JBU: How long was it between your enrollment in the sign language class and the start-up of the deaf ministry at your church?

Joy: Would you believe it was only about a year? Barbara and I teamed up to begin the ministry on Sunday mornings. I served as the ministry coordinator and Barbara interpreted for the hearing-impaired. That was more than 16 years ago!

JBU: Did you have a clear vision of what the ministry would look like when you began?

Joy: I was certain of two things: I wanted the language barrier that kept the hearing-impaired from learning about Jesus torn down, plus I envisioned a ministry not if for the deaf community but of the deaf community. They were the ones who should lead the ministry. But this was all so new to me and to them! I soon realized that many of my new friends had very little Bible knowledge. They first needed to be taught God’s Word. That’s where my husband John came in. He was an elder at our church and knew the Bible well. He was also a gifted teacher. When I told him of my concerns, he volunteered to teach them if Barbara would interpret.

JBU: You sound as if that really surprised you.

Joy: Oh, yes! I never thought John would become involved. He had been so supportive of my new adventure, but he made it clear from the beginning that this was my ministry, not his. When he volunteered to help, I couldn’t believe it! We started the first community group for the deaf in 1992 which continues today. John still teaches and Barbara interprets.

JBU: Looking back, did you ever imagine that God would use you in this way?

Joy: Heavens no! I laugh just thinking about it; I didn’t have a clue about what I was doing. That’s my whole story-that God could use me, an ordinary woman with no training or skills. It’s a miracle! And if there’s one thing I would say to others contemplating the second half of life, it would be that God can use you, too, right where you are, if you’re willing to follow His lead.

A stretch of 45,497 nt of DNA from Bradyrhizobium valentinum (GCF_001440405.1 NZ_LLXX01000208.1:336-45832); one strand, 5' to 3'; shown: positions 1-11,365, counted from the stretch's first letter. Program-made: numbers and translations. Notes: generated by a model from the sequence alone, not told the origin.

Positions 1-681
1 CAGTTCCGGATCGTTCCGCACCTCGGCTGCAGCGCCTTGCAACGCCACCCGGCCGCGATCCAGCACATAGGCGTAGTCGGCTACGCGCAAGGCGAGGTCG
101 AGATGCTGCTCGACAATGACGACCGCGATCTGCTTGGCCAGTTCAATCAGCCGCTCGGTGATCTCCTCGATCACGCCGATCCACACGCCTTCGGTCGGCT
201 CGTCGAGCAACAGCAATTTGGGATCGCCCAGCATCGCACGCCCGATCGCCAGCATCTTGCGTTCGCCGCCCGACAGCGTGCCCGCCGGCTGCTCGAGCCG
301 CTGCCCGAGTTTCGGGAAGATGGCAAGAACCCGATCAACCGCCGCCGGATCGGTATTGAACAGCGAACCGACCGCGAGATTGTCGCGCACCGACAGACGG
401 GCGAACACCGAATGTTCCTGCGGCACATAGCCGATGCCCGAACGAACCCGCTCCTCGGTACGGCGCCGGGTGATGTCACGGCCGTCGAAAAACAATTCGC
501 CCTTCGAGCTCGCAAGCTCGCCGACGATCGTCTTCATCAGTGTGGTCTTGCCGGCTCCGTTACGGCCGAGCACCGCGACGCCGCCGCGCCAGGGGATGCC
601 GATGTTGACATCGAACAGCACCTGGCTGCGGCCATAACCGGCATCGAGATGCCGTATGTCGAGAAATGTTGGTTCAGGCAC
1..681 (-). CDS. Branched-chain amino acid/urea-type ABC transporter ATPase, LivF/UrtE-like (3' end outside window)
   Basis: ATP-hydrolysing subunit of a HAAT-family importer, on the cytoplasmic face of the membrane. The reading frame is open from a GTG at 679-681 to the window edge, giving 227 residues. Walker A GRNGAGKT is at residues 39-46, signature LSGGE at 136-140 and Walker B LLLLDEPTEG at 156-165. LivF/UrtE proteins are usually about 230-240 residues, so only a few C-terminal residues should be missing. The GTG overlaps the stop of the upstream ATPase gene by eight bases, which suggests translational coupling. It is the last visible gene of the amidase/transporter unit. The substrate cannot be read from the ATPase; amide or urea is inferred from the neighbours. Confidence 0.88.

JBU: Your story doesn’t end there, does it, joy? You stepped down as coordinator of the deaf ministry in 1999. Tell us about the next venture you pursued.

Joy: I began visiting a new multi-ethnic church named Mosaic and learned about its outreach to the Latino community. One of the teaching pastors was a friend of ours who had been the youth director at our church for a number of years. The church had become involved in one of the poorer areas of Little Rock, a trailer park which was home to many Latinos. The first time I went to the trailer park, I was shocked! The stark poverty they lived in was like a Third World country and only 15 minutes from my home. Again, the Romans passage rang in my head as I thought of those people, most of whom couldn’t speak a word of English. “How can they believe in the one of whom they have not heard?” I thought, here’s a mission field in my own backyard.